Bad debts plague finance groups
Shinhan Financial Group saw a net profit of 2.4 trillion won ($2.06 billion) last year, up 15 percent compared to a year earlier, according to the Financial Supervisory Service (FSS) on Wednesday. However, NH Nonghyup faced a net loss of 62 billion won during the same period as the balance sheet shaved off bad debt.
Other large groups, such as Hana and KB, enjoyed a net gain of 897.8 billion won and 170 billion won, respectively.
“The bad debt reserve accumulation standard is quite conservative, so each financial group may have faced a different outcome,” said an FSS official.
NH Nonghyup accumulated about 85 percent of the total bad debt reserve it lent. It was the only financial group that held its reserve below 100 percent of the size of bad debt.
Shinhan was the healthiest group by keeping its reserve of 191 percent, nearly double the size of bad debt, followed by KB and Hana.
At Korea’s major financial groups overall, the insolvent bonds accounted for an average 1.35 percent of total lending last year, down one basis point compared to a year earlier.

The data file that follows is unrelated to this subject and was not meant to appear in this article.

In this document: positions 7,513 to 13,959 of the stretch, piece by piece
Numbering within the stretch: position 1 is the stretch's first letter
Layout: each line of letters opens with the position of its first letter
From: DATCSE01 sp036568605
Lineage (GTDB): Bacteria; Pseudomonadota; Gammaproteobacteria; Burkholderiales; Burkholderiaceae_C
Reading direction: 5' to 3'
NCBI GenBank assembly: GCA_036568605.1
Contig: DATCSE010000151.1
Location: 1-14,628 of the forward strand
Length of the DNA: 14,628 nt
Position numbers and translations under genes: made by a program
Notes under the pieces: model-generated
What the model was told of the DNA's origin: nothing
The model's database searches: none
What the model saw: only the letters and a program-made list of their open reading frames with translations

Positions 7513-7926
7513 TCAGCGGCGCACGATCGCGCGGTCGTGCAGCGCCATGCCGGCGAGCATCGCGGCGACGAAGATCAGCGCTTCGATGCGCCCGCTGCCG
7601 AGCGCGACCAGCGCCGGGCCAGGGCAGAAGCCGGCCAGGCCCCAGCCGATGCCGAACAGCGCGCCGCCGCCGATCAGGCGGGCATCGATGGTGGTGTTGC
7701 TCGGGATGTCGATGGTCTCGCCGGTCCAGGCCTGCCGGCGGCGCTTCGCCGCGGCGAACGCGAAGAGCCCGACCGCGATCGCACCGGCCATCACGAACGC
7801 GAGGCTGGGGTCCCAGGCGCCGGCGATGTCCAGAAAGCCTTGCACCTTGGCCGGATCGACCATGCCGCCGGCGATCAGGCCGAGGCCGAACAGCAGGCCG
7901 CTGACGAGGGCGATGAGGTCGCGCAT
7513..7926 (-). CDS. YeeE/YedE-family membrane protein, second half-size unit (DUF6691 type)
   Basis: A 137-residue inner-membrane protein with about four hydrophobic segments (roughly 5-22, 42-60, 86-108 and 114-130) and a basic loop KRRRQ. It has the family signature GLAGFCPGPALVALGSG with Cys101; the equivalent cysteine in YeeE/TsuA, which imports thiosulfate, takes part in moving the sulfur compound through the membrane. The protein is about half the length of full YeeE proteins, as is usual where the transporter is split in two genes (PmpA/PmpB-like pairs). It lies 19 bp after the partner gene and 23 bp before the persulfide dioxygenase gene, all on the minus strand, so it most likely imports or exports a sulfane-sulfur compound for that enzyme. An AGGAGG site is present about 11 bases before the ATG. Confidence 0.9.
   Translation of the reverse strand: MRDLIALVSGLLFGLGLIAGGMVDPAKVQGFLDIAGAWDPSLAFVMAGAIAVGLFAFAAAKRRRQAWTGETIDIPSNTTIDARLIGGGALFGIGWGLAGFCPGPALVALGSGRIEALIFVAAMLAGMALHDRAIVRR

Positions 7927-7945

NH Nonghyup Financial displayed the highest bad debt ratio at 2.27 percent, followed by smaller financial groups based in regional areas like BNK of Busan and South Gyeongsang, JB of North Jeolla and DGB Financial of Daegu and North Gyeongsang. Each of the firms recorded the ratio at around 1.3 percent, which is below the average. Major groups like Hana, KB and Shinhan kept the ratio below 1.27 percent.
Shinhan Financial Group was the largest with the total asset of 370.5 trillion won, followed by NH Nonghyup, KB and Hana Financial Group. Standard Chartered Financial Group Korea was excluded from the 2015 data, as the group disbanded last year due to sluggish performance.
The banking business accounted for the largest part of the Korean financial groups’ assets, while the group’s non-banking and insurance areas keep growing.
Assets in the banking sector accounted for 81.5 percent of the total assets of seven Korean financial holding groups last year, down from 82.1 percent in 2014.
Insurance businesses grew the fastest, up by 0.5 percentage points to post 6.8 percent last year, while non-banking businesses expanded 0.2 percentage points to post 5.2 percent last year. Brokerage and financial investments remained the same at 5.7 percent.
BY KIM JI-YOON [firstname.lastname@example.org]